Christ temple money lenders

Homily for the Third Sunday of Lent

2024 THIRD SUNDAY OF LENT (Cycle B – usus recentior)

2/3 March

Did Jesus overreact? Sometimes a little context helps.

The First Reading offers a little of this context. On the surface, it seems like a bunch of rules. But the Ten Commandments are no more rules than are wedding vows, or ordination promises. Wedding vows and ordination promises are set in the context of a change to a relationship – this is the case for the Ten Commandments too. By way of the exchange of vows, two people commit their lives to each other and become one body. By way of his ordination promises, a man commits himself to God and his people and becomes a priest. With the Commandments, God commits himself to His people who become sacred: “I will be your God and you will be my people” (Exodus 6:7)

Is this enough context to decide of Our Lord overreacted? More context will help.

The Old Testament is correctly understood as salvation history. It tells the story of God’s pursuit of Israel, to save Israel from sin and restore the intimacy that existed between God and His creation before the fall. Often, the Old Testament writers used the image of marriage to describe the relationship between God and Israel, and to show how intimate God wished to be with His people.

Hosea tells the story of a husband and his unfaithful wife. The husband represents God whereas the wife represents Israel. God the husband is fed up with Israel for running off with other husbands (with other Gods). But God woos Israel back to Him:

I will plant her for myself in the land; I will show my love to the one I called ‘Not my loved one.’ I will say to those called ‘Not my people’ ‘You are my people’; and they will say, ‘You are my God’ (Hosea 2:23).

The book of Isaiah also uses nuptial language to express the intimacy God wishes to have with His people:

“It will no longer be said to you, “Forsaken,” nor to your land will it any longer be said, “Desolate”; But you will be called, “My delight is in her,” And your land, “Married.” For the Lord delights in you. And to Him your land will be married. For as a young man marries a virgin, so your sons will marry you; And as the bridegroom rejoices over the bride, so your God will rejoice over you (Isaiah 62:4-5).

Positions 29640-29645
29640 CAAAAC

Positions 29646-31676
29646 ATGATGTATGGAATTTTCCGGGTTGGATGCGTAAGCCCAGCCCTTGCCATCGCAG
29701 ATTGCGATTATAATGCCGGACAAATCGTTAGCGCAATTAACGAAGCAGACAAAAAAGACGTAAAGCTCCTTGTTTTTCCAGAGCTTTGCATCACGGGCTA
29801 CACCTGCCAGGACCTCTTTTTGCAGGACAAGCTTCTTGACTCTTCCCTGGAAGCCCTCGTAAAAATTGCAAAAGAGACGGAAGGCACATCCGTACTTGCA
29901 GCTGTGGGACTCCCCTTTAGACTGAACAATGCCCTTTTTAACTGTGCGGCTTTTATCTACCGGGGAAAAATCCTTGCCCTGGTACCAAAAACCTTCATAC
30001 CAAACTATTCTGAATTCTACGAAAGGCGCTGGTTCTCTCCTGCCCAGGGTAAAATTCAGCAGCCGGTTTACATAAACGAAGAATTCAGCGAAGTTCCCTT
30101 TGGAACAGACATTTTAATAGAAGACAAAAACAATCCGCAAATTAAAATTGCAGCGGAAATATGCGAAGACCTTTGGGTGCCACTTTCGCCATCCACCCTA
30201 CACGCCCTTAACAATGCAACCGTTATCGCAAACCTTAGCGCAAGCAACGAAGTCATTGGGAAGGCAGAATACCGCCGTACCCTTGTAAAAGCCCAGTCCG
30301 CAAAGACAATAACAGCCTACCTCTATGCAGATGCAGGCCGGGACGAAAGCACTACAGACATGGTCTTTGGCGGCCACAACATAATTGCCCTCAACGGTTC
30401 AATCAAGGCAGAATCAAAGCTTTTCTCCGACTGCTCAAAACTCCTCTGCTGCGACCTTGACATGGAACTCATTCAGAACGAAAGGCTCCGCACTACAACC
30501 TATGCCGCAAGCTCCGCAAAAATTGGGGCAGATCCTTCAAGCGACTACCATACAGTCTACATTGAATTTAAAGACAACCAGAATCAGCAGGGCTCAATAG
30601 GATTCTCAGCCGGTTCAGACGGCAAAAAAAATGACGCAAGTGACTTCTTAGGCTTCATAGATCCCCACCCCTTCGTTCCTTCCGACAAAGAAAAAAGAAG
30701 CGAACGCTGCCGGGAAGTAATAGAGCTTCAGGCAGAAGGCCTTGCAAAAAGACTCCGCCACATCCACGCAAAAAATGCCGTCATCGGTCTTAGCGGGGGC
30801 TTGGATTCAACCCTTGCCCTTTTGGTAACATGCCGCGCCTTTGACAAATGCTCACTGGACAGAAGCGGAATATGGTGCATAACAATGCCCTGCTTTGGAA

Are we now ready to decide if Jesus overreacted when he cleared the Temple?

Relationships have consequences. Although marriages don’t have rule books, most married persons could write down what might be considered the customs of the house, so to speak. Children usually know the non-negotiables of their homes. They know the expectations, obligations, and responsibilities within their family.

Priestly vocations also have consequences. In our house, we have something called the Particular Statutes. These statutes aren’t rules, but customs, reflecting how our love for each other is lived between this altar and, believe it or not, our kitchen table.

God’s covenant has consequences too. The Ten Commandments are a written expression of these consequences. At the heart of the covenant is that God and Israel have entered into an exclusive relationship, a commitment to each other that cuts Israel off from the world.

In Latin, to cut off is to make something “sacred”. That which is not cut off is called profane. The word “profane” comes from the words “pro,” meaning “in front of”, and “fanum” meaning “temple”. In other words, what is within the Temple is sacred, cut off from what is profane.

Marriage is sacred and cuts each member off from intimate relationships with anyone other than the two partners. Ordination is sacred and cuts the priest off from attachments to anything within this world. God’s covenant with Israel makes Israel sacred, cutting Israel off from all other nations. The Temple is the bed chamber, so to speak, where this covenant is renewed. Therefore, the presence of the money changes represents the presence of the profane within the sacred. This symbolizes the rejection of the covenant on the part of Israel.

This is the reason Jesus acts so forcefully. He is restoring the covenant and the bond that exists between God and His people. This purification and restoration will be complete in His own body which He describes in today’s Gospel as the new Temple that will be raised on the third day. This is a mystery. To the Greek it is foolishness, and to the Jew it is blasphemy. But to us, alive in Christ Jesus, it is our hope.